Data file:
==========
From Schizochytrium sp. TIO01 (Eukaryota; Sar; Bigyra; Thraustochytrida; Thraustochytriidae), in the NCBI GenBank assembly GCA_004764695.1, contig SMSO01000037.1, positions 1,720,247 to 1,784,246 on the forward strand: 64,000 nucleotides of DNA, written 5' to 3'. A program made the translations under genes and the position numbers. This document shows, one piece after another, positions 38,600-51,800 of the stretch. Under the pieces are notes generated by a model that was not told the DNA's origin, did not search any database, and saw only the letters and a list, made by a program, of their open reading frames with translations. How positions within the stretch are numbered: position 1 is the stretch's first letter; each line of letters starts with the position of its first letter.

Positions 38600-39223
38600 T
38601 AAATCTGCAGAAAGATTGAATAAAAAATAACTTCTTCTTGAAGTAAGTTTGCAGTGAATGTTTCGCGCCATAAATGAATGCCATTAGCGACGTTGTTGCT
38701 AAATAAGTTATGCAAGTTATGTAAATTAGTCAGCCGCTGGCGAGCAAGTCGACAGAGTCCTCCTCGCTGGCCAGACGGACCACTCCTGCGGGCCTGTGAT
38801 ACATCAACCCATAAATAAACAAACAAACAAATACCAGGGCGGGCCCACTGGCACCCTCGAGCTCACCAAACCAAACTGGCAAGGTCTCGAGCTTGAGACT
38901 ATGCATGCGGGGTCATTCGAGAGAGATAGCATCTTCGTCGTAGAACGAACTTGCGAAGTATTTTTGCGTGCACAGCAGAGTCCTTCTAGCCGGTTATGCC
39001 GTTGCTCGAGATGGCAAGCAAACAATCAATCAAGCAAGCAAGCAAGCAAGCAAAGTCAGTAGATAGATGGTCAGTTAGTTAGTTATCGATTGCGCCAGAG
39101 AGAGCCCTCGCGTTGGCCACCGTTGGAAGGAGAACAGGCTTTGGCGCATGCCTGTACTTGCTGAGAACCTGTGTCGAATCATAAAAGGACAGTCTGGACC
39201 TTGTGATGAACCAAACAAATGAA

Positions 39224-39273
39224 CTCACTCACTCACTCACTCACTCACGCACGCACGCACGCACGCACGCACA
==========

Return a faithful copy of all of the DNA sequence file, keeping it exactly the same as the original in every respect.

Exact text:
From Schizochytrium sp. TIO01 (Eukaryota; Sar; Bigyra; Thraustochytrida; Thraustochytriidae), in the NCBI GenBank assembly GCA_004764695.1, contig SMSO01000037.1, positions 1,720,247 to 1,784,246 on the forward strand: 64,000 nucleotides of DNA, written 5' to 3'. A program made the translations under genes and the position numbers. This document shows, one piece after another, positions 38,600-51,800 of the stretch. Under the pieces are notes generated by a model that was not told the DNA's origin, did not search any database, and saw only the letters and a list, made by a program, of their open reading frames with translations. How positions within the stretch are numbered: position 1 is the stretch's first letter; each line of letters starts with the position of its first letter.

Positions 38600-39223
38600 T
38601 AAATCTGCAGAAAGATTGAATAAAAAATAACTTCTTCTTGAAGTAAGTTTGCAGTGAATGTTTCGCGCCATAAATGAATGCCATTAGCGACGTTGTTGCT
38701 AAATAAGTTATGCAAGTTATGTAAATTAGTCAGCCGCTGGCGAGCAAGTCGACAGAGTCCTCCTCGCTGGCCAGACGGACCACTCCTGCGGGCCTGTGAT
38801 ACATCAACCCATAAATAAACAAACAAACAAATACCAGGGCGGGCCCACTGGCACCCTCGAGCTCACCAAACCAAACTGGCAAGGTCTCGAGCTTGAGACT
38901 ATGCATGCGGGGTCATTCGAGAGAGATAGCATCTTCGTCGTAGAACGAACTTGCGAAGTATTTTTGCGTGCACAGCAGAGTCCTTCTAGCCGGTTATGCC
39001 GTTGCTCGAGATGGCAAGCAAACAATCAATCAAGCAAGCAAGCAAGCAAGCAAAGTCAGTAGATAGATGGTCAGTTAGTTAGTTATCGATTGCGCCAGAG
39101 AGAGCCCTCGCGTTGGCCACCGTTGGAAGGAGAACAGGCTTTGGCGCATGCCTGTACTTGCTGAGAACCTGTGTCGAATCATAAAAGGACAGTCTGGACC
39201 TTGTGATGAACCAAACAAATGAA

Positions 39224-39273
39224 CTCACTCACTCACTCACTCACTCACGCACGCACGCACGCACGCACGCACA